1

When I run sudo fswebcam --png 9 -r 640x480 /var/www/image.jpg on my raspberry pi, it works fine.

If I add --banner-colour #ff0000 to it, like this:

sudo fswebcam --banner-colour #ff0000 --png 9 -r 640x480 /var/www/image.jpg

It tells me that my usage is wrong. Why is that argument not working?

  • Added the fswebcam tag - can you give a short description in the comments to add to the tag wiki? – Phil B. Oct 24 '15 at 2:43
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I believe sudo treats a plain # (hash or pound) character as a comment. You need to escape this character to make it work, like so sudo fswebcam --banner-colour \#ff0000 --png 9 -r 640x480 /var/www/image.jpg.

I have not tried this with fswebcam, but on my Ubuntu desktop I did the following tests:

$ sudo echo #ff0000

$ sudo echo "#ff0000"
#ff0000
$ sudo echo \#ff0000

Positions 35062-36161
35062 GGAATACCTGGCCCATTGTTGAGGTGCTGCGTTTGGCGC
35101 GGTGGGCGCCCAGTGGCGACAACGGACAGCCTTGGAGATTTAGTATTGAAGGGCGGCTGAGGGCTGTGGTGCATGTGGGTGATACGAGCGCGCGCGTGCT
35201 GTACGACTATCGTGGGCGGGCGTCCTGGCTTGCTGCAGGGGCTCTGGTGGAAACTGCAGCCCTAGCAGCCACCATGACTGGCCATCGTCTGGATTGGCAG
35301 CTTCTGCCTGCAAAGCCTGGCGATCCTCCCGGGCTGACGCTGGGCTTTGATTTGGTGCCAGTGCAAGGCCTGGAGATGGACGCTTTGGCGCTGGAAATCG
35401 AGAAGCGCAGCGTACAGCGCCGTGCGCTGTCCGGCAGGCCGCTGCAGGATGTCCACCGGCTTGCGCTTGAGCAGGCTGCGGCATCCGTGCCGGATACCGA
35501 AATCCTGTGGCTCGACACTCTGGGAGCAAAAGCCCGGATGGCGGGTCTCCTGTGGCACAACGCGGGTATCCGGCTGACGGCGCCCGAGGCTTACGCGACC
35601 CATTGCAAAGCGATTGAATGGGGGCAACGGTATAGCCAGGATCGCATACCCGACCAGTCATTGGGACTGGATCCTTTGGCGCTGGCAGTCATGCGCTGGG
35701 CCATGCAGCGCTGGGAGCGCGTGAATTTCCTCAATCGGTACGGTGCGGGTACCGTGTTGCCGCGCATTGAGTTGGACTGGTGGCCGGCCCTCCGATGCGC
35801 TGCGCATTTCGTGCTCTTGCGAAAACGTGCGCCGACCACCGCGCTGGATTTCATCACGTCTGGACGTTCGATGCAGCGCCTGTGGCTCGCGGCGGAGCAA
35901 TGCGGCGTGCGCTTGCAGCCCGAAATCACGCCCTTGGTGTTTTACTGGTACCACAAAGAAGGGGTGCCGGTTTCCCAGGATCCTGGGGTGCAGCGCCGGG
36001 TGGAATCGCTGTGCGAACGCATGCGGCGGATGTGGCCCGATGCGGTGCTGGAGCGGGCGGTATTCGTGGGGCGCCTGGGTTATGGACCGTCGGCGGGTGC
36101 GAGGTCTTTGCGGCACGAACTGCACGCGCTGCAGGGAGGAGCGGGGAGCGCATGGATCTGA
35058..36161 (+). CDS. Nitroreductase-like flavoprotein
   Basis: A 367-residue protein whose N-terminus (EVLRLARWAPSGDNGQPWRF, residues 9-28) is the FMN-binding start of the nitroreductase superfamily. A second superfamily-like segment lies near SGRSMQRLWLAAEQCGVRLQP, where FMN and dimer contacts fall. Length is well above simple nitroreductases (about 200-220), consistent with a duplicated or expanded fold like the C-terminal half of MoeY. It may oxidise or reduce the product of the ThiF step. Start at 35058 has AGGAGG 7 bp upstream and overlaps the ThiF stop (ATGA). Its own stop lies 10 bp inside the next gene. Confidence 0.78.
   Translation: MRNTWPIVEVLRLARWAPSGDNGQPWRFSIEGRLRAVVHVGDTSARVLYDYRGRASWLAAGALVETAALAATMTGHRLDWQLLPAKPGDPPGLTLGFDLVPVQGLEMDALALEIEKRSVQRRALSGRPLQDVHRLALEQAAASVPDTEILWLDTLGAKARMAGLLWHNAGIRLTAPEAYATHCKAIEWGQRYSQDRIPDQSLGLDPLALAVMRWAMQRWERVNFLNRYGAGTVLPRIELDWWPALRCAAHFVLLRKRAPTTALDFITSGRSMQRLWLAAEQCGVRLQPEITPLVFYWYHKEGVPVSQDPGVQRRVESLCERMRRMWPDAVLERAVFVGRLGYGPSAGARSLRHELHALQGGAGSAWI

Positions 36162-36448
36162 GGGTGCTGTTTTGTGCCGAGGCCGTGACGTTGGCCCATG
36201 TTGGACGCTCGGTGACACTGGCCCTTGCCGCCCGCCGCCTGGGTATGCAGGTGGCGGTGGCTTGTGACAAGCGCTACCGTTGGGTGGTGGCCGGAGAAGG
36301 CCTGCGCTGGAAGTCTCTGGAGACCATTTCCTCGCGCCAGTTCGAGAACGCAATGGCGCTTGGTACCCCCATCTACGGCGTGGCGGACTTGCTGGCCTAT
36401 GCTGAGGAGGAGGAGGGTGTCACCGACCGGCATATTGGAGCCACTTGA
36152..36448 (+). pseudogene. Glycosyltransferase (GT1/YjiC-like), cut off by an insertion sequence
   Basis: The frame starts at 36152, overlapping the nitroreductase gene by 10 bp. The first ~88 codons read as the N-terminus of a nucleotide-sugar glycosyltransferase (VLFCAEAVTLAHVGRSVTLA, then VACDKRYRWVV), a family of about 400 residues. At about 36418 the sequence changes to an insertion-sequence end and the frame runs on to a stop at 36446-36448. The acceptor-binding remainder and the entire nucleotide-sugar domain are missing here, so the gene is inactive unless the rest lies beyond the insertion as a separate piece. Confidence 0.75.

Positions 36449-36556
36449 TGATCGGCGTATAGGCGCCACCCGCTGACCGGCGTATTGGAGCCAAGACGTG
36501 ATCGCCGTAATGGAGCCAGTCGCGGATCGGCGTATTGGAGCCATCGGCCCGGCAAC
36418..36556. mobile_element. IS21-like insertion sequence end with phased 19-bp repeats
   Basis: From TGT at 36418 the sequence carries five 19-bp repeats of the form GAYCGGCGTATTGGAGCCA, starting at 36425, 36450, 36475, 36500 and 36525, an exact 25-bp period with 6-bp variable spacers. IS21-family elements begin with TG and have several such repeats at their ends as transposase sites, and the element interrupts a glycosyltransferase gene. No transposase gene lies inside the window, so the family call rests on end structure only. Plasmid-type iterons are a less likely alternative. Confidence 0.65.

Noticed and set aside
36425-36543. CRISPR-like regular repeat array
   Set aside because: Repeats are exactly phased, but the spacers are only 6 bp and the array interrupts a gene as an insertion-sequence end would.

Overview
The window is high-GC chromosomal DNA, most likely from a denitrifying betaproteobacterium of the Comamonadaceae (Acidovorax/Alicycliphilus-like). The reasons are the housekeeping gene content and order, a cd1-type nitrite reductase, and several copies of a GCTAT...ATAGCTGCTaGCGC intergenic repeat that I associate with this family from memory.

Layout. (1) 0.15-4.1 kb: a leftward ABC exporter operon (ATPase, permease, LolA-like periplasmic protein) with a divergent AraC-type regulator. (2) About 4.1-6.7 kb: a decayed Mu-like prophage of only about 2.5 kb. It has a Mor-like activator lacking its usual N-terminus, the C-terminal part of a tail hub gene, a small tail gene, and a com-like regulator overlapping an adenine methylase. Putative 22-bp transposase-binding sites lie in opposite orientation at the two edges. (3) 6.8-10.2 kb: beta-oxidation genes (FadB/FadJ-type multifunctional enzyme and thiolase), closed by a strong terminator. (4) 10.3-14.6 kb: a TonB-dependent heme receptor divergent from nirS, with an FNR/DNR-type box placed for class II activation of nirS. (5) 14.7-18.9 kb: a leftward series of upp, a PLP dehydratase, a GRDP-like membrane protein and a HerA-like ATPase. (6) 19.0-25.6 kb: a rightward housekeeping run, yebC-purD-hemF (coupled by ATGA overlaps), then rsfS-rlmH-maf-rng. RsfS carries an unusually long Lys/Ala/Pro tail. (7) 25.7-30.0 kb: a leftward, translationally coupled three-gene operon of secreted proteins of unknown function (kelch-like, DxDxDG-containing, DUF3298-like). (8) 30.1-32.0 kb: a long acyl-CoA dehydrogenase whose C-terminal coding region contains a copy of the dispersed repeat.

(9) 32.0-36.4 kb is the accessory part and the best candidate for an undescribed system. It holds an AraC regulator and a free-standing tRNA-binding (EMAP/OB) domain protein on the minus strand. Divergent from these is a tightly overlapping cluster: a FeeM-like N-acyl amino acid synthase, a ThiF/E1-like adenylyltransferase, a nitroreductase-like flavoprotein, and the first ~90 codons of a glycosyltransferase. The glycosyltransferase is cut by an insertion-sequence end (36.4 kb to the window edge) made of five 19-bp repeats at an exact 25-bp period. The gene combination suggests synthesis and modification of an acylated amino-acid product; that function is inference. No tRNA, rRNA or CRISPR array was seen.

#ff0000
$ sudo echo #;echo "hello"

$ _

Which seems to support my answer.

 

1

Phil's solution worked for me. I wanted to change the line colour as well, so I used:

sudo fswebcam --banner-colour: \#000000 --line-colour \#ffffff --png 9 -r 640x480 /var/www/image.jpg

That worked fine on its own, but when I tried to combine it with watch, I was encountering the same error, despite the hashtags being escaped.

After some Googling, I was able to fix that problem by putting double quotes around all of the code that was being given to watch.

Here's the final code that I used:

watch -n10 "sudo fswebcam --banner-colour: \#000000 --line-colour \#ffffff --png 9 -r 640x480 /var/www/image.jpg"

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